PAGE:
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Today’s Privacy Insider comes to you from John Allman, our Senior Success Engineer.

In 2014, I joined the International Association of Privacy Professionals as an IT Security Professional tasked with operationalizing security and privacy programs across the organization. As anyone would expect given my role at the IAPP and subsequently, at Osano, I follow trends in the quickly evolving privacy landscape and for the most part, it hasn’t given me much to talk about at dinner parties.

Recently, however, a trend I did not foresee has emerged that I find quite fascinating — and alarming; a trend I personally refer to as the “weaponization of privacy.” Specific examples include Amazon adding code to its digital properties to block FLoC from tracking visitors using Google’s Chrome browser, Apple implementing privacy controls to take out Facebook (while significantly increasing ad revenue), inter alia.

Despite the feel-good marketing spin, to many privacy insiders who watch what these companies are doing closely, the rise of “weaponizing privacy” is a reminder that — even in the face of public outcry and a dramatic increase in privacy regulations springing up — “privacy” is still viewed as just another circumstance that can be leveraged to gain an advantage in a game where the goal is, and always will be, to enrich a very, very small group of individuals.

But this unwillingness or inability by key leaders to do what needs to be done does not mean the pursuit of an ideal state by privacy professionals is tantamount to plowing sand. Quite the contrary. What this means is, it is now more important than ever that privacy professionals, marketers, and the development community step up and force the change that needs to happen.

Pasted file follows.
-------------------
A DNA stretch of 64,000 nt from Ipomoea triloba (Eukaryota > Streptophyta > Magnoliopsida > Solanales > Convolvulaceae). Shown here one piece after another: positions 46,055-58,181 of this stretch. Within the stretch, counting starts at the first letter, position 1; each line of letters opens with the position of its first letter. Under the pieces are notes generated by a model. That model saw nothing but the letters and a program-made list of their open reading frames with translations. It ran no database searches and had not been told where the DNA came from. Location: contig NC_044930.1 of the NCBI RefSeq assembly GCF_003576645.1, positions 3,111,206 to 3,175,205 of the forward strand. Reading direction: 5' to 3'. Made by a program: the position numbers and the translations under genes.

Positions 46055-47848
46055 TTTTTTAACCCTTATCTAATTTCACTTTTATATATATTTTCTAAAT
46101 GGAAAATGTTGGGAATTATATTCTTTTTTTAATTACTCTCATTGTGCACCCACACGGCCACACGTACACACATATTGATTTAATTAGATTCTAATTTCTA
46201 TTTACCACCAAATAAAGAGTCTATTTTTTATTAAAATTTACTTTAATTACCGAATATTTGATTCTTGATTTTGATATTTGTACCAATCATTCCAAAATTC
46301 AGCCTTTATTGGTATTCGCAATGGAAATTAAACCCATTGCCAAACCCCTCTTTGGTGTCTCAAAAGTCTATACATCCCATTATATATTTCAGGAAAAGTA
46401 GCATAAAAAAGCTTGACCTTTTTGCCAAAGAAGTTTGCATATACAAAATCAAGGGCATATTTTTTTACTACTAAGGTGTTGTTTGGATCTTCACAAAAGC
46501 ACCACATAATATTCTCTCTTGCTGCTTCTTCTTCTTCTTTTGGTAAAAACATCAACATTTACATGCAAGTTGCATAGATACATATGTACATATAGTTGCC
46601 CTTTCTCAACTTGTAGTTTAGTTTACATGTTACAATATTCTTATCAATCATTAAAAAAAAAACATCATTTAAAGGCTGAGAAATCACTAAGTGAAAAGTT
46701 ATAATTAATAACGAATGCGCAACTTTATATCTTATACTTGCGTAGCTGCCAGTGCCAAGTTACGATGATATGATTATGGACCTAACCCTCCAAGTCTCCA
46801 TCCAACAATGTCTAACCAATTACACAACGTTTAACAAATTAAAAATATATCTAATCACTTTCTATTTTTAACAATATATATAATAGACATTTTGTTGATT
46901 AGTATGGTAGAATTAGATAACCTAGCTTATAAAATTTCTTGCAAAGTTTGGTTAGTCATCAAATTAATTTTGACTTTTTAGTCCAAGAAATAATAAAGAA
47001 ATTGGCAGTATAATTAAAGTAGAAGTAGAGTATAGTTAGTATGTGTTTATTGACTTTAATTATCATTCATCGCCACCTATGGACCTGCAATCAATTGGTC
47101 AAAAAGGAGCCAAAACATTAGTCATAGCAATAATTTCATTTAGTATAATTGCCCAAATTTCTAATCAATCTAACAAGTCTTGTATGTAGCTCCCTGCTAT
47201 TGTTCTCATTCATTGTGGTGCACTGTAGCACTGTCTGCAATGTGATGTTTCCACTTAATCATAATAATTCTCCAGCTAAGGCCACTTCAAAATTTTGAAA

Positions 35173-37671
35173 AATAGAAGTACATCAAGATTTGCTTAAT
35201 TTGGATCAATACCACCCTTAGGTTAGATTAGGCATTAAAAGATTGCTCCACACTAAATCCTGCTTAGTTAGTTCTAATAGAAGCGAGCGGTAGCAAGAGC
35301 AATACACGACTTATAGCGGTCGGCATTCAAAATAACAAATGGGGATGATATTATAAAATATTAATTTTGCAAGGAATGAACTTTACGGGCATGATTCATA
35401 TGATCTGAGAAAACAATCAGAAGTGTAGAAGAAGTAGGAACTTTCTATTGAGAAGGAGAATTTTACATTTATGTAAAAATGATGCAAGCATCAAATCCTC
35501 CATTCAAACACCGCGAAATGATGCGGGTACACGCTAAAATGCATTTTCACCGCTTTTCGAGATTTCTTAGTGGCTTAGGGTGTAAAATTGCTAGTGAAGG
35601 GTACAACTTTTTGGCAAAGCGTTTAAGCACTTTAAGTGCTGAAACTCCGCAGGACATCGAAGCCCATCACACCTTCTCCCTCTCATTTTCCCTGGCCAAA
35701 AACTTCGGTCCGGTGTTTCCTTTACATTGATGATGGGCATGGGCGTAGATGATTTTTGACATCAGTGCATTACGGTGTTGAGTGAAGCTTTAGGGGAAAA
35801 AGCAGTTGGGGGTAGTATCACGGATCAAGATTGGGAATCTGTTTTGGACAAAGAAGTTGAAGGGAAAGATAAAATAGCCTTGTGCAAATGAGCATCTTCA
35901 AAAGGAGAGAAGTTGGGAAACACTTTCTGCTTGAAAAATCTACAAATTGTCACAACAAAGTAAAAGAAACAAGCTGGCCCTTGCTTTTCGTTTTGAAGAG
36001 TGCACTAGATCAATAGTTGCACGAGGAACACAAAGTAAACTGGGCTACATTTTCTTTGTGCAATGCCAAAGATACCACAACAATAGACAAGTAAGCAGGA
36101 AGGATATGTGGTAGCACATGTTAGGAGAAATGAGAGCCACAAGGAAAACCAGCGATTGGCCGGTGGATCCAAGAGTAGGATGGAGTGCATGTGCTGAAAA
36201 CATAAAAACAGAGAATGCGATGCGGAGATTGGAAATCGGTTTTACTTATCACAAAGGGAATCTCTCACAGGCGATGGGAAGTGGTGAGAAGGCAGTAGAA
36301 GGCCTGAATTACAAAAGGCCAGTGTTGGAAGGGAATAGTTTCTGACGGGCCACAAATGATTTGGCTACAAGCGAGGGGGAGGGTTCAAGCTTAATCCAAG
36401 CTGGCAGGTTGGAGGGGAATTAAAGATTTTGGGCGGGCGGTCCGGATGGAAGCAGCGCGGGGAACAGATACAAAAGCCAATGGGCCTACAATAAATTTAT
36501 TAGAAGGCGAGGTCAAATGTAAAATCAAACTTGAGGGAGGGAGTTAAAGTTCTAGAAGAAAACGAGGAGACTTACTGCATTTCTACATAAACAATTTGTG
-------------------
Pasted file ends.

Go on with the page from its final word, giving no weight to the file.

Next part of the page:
Privacy is not just about providing users with a shorter privacy policy or ensuring consents are collected in alignment with the letter of the law. Privacy is foundational to who we are as human beings and our ability to learn, grow, and evolve. It is the only mechanism by which we can define our relationships with the influences of the world and those who fear the development of our autonomy; and most importantly it gives every human being the space required to be ourselves, pursue life, liberty, and the pursuit of happiness as we define it, and allows us to think freely without discrimination. It gives us the freedom of autonomy, in both thought and action, without which, we will never realize who we truly are for ourselves.

Privacy is deserving of the highest regard. But it is still not the default, and there is still much left to do by every member of the privacy community.

When others (motivated by competing priorities) challenge you, attempt to circumvent you, or outright ignore you, I argue that you have a responsibility to push back, and stand up for what is right…not just that which is technically “legal”; which are not the same and this makes it hard. But truly preserving privacy will not be easy, but that is how you know it is worth doing.

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